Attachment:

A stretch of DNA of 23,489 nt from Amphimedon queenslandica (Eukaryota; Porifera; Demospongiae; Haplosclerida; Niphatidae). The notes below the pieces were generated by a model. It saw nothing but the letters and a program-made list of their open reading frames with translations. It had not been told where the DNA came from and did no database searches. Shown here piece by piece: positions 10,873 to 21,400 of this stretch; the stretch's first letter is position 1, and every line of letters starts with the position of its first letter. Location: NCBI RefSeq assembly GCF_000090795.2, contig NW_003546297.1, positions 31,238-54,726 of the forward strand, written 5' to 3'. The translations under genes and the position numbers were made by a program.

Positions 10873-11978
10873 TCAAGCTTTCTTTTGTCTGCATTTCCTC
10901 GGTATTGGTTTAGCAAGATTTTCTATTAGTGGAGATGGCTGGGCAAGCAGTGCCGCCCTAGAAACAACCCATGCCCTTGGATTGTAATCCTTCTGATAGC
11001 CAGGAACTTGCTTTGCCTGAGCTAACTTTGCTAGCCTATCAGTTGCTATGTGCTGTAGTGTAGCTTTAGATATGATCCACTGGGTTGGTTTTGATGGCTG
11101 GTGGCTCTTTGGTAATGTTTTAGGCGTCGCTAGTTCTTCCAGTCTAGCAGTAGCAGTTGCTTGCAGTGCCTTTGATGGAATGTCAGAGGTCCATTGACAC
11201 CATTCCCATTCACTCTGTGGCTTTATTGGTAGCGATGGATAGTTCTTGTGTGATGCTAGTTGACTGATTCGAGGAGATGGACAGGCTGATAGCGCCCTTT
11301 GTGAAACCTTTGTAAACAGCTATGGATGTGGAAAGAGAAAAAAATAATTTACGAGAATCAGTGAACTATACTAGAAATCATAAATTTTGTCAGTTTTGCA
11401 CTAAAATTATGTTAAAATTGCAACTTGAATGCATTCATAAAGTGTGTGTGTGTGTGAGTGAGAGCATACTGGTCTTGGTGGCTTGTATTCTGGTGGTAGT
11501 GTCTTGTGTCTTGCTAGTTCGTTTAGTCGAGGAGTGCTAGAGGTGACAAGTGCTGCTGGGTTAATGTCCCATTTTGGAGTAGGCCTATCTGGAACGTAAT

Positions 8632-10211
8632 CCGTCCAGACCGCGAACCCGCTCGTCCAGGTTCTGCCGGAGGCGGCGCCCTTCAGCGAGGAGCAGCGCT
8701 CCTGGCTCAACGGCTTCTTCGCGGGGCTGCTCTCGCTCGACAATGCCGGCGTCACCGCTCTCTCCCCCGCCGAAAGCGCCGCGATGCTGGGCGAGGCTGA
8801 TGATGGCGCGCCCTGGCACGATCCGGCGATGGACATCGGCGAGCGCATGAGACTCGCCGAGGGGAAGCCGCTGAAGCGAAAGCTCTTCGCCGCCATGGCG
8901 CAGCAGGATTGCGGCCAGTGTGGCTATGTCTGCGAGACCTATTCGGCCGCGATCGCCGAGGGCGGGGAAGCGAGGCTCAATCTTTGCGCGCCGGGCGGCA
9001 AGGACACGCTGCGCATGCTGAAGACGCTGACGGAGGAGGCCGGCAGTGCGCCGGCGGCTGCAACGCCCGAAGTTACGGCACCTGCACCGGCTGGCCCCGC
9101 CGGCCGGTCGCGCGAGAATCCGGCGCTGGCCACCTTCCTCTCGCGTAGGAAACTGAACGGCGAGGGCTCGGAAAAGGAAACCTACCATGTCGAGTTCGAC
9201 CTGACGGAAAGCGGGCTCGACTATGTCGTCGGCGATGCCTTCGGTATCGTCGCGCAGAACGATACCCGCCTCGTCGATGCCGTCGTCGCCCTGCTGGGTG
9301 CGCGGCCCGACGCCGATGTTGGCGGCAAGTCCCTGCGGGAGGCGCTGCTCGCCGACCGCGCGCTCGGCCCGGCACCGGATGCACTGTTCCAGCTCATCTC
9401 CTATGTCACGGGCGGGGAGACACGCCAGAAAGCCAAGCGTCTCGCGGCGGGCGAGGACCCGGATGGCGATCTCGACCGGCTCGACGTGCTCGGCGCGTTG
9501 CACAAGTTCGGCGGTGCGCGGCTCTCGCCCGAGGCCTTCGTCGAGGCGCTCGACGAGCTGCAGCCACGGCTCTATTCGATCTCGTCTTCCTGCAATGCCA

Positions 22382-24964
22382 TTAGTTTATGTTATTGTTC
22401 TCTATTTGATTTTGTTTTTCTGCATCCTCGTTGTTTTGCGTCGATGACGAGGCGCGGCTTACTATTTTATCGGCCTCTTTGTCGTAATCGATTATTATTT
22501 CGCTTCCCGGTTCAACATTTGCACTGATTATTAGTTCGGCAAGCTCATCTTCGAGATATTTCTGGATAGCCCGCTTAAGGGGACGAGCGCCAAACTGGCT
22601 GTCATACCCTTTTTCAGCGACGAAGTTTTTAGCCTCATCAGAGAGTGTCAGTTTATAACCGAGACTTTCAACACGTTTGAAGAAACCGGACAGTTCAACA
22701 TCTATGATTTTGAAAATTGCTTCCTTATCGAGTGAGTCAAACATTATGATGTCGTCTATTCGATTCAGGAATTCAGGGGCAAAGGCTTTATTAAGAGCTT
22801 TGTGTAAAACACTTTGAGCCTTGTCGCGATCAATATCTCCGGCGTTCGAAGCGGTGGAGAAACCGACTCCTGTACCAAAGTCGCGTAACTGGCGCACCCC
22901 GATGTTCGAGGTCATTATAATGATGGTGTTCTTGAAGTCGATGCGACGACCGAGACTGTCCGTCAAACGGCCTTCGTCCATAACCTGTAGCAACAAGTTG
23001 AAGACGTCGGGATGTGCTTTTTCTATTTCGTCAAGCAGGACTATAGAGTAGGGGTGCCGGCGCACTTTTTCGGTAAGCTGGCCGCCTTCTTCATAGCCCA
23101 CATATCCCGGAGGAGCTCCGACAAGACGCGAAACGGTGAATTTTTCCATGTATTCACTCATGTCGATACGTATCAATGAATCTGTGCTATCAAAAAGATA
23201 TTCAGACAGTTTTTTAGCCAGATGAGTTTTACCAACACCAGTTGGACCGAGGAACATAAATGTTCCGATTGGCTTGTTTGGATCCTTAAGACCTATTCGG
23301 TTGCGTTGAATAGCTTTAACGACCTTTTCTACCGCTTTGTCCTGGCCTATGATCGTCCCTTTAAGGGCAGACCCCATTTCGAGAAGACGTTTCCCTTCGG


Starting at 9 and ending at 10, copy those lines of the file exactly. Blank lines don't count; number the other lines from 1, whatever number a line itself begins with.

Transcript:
11401 CTAAAATTATGTTAAAATTGCAACTTGAATGCATTCATAAAGTGTGTGTGTGTGTGAGTGAGAGCATACTGGTCTTGGTGGCTTGTATTCTGGTGGTAGT
11501 GTCTTGTGTCTTGCTAGTTCGTTTAGTCGAGGAGTGCTAGAGGTGACAAGTGCTGCTGGGTTAATGTCCCATTTTGGAGTAGGCCTATCTGGAACGTAAT